Simultaneous elections to the Lok Sabha and Vidhan Sabhas - the prime minister suggested it some time back, and recently the president voiced his support for the idea too - are back on the nation’s agenda. To take it forward, the Modi government has sought the opinion of citizens on the issue through the MyGov digital platform.
In an interview given to CNN-News18, Prime Minister Modi had said that simultaneous elections to the central and state legislatures would aid governance.
If nothing, this step would at least allow elected representatives a longer, and hence more appropriate, time-frame to evaluate public policy. Currently, from the politicians’ side, public policy evaluation is captive to electoral cycles and verdicts. An elected representative is forced to evaluate policy not on the basis of its outcome, but on the basis of its real or perceived political fallouts almost every year. In the current system, national political parties in power are forced to do this many times in a tenure of five years (not counting by-elections), and regional parties at least twice.
One effect of this ‘electoral’ evaluation of policies is that some economically good policies are killed while still in infancy, and the bad ones continue.
Take, for example, the reforms initiated by the Narasimha Rao government in 1991. As this Swarajya piece argued, in ‘1994, when Congress lost the assembly elections in several states, Rao decided that inflation was the thing to focus on, liberalisation be damned’. As a result, Indian industry, “which was about to take off tripped without any prior warning”. Reforms, which ideally should have been given a longer time to play out, were underplayed too soon. Since then politicians have been unwilling to sell reforms due to short-term electoral consequences.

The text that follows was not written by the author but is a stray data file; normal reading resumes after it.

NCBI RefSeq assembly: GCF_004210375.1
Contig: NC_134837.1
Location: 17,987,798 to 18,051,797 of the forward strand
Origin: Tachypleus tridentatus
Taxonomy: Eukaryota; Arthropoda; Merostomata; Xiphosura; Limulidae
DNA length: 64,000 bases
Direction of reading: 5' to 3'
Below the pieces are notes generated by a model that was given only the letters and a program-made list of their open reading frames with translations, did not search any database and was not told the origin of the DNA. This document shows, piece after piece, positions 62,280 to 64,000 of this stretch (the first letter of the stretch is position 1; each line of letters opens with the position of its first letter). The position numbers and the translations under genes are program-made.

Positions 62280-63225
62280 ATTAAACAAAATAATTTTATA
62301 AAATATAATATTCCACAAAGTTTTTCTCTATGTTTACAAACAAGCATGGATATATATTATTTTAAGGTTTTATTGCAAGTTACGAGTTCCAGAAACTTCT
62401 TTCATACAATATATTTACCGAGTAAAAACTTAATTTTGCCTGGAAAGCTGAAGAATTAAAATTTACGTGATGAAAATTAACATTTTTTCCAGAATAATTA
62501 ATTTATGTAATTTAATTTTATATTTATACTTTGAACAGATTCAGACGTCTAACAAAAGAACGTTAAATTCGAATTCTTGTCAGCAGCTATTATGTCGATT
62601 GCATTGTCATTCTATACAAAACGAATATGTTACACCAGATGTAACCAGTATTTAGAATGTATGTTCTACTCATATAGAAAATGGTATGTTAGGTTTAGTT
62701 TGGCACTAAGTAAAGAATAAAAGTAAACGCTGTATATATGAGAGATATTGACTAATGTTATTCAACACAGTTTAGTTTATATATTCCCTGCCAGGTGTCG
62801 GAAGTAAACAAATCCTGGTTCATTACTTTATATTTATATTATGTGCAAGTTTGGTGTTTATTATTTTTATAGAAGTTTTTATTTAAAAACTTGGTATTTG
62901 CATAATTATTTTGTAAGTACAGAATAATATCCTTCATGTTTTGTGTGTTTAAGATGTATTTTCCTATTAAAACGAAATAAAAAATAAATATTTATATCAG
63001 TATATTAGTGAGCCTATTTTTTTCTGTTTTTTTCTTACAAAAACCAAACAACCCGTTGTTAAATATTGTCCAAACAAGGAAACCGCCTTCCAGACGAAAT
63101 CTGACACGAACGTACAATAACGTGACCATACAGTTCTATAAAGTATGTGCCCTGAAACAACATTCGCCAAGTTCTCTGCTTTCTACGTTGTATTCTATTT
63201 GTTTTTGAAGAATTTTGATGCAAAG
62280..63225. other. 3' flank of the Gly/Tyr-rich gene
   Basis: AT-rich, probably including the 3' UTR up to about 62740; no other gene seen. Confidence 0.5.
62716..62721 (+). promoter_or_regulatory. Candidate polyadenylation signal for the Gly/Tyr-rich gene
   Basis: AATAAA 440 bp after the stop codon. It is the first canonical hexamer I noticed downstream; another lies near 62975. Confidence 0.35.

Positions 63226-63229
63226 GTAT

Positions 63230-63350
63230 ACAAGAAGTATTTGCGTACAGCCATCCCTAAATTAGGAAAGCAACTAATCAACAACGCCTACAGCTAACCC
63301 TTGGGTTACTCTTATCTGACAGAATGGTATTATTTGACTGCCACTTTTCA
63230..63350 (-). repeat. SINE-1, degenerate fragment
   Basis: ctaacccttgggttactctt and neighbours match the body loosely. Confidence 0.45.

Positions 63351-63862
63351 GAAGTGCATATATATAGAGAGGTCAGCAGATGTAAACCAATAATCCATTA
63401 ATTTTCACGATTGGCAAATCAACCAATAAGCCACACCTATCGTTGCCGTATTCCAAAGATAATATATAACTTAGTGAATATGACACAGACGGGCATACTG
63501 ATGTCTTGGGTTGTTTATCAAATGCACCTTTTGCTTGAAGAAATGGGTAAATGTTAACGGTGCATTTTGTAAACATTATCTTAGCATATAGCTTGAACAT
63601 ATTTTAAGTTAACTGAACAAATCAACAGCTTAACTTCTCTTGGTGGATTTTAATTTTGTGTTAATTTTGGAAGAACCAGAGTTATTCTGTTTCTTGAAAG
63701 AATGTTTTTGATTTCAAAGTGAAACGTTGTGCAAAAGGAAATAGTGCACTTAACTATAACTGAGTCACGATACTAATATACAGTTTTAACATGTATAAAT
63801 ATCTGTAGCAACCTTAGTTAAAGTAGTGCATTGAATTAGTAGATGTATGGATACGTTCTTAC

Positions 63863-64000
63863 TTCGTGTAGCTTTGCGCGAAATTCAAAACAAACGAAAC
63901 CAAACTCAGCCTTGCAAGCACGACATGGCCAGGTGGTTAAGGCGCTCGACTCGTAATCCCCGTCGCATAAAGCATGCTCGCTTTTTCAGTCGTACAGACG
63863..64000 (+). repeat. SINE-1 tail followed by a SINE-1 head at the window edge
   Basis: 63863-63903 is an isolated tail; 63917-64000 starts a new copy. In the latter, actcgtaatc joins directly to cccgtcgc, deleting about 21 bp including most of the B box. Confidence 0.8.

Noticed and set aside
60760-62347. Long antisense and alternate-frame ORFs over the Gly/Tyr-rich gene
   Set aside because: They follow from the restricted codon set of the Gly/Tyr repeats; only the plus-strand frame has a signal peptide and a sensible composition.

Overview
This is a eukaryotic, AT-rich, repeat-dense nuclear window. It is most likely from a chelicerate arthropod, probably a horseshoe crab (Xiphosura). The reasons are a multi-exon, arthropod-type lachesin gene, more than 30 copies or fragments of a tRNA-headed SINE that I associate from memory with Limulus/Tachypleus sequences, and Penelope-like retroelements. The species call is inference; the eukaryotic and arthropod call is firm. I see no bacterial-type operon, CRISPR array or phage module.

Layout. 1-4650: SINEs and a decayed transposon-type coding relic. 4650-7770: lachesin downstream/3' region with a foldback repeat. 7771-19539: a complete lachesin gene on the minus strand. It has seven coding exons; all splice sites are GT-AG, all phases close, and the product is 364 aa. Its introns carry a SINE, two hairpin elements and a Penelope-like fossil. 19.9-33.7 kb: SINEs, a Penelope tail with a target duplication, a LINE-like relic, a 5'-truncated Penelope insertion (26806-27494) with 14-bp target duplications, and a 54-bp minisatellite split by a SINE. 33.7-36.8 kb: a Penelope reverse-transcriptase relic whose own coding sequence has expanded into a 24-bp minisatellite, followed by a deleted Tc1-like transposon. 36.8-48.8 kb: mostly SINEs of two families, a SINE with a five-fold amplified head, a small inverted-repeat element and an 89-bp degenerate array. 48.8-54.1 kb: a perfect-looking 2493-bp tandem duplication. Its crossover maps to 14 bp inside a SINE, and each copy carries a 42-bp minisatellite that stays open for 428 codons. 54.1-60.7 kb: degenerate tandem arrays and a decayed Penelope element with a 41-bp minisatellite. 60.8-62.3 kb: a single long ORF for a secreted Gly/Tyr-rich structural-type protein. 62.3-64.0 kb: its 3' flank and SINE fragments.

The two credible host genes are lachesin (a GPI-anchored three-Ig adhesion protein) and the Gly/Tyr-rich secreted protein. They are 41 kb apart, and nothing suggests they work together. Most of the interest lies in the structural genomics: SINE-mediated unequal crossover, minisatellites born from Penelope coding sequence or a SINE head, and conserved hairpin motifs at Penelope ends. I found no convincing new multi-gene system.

This is not to argue that ministers always tend to make wrong public policy choices. But the first task of a politician is to seek and maintain power; sound logic and economics comes second. So, in a good policy vs good politics trade-off, it may be that ministers side with good politics even while knowing fully well that they would have to sacrifice sound policy.
Simultaneous elections to the central and state assemblies give ministers and representatives a longer period—five years in India’s case—where they can focus only on policy and not be weighed down by politics. Free from the fear of polls and vote-banks for five years, policy evaluation can then be taken up through the appropriate tools.
In purely economic terms, there are some policies for which the short-term political costs are too high. The simultaneous elections idea would go a long way in eliminating those costs.
This is not to say that there will be no hiccups in the idea of simultaneous elections. Here are some possible hurdles.
First, what happens if a government, state or central, falls? This will de-sychronise elections again. So provisions may have to be made that even if governments fall, a new coalition must be elected in its place, even as a stopgap.
Second, during the changeover period, some state governments will have an extended life and some shortened ones, in order to hold the first of the elections simultaneously. States which face a shortened tenure, will protest. So the changes will clearly have to be negotiated in advance with major national and regional political parties.
The key to simultaneous polls thus, is political consensus.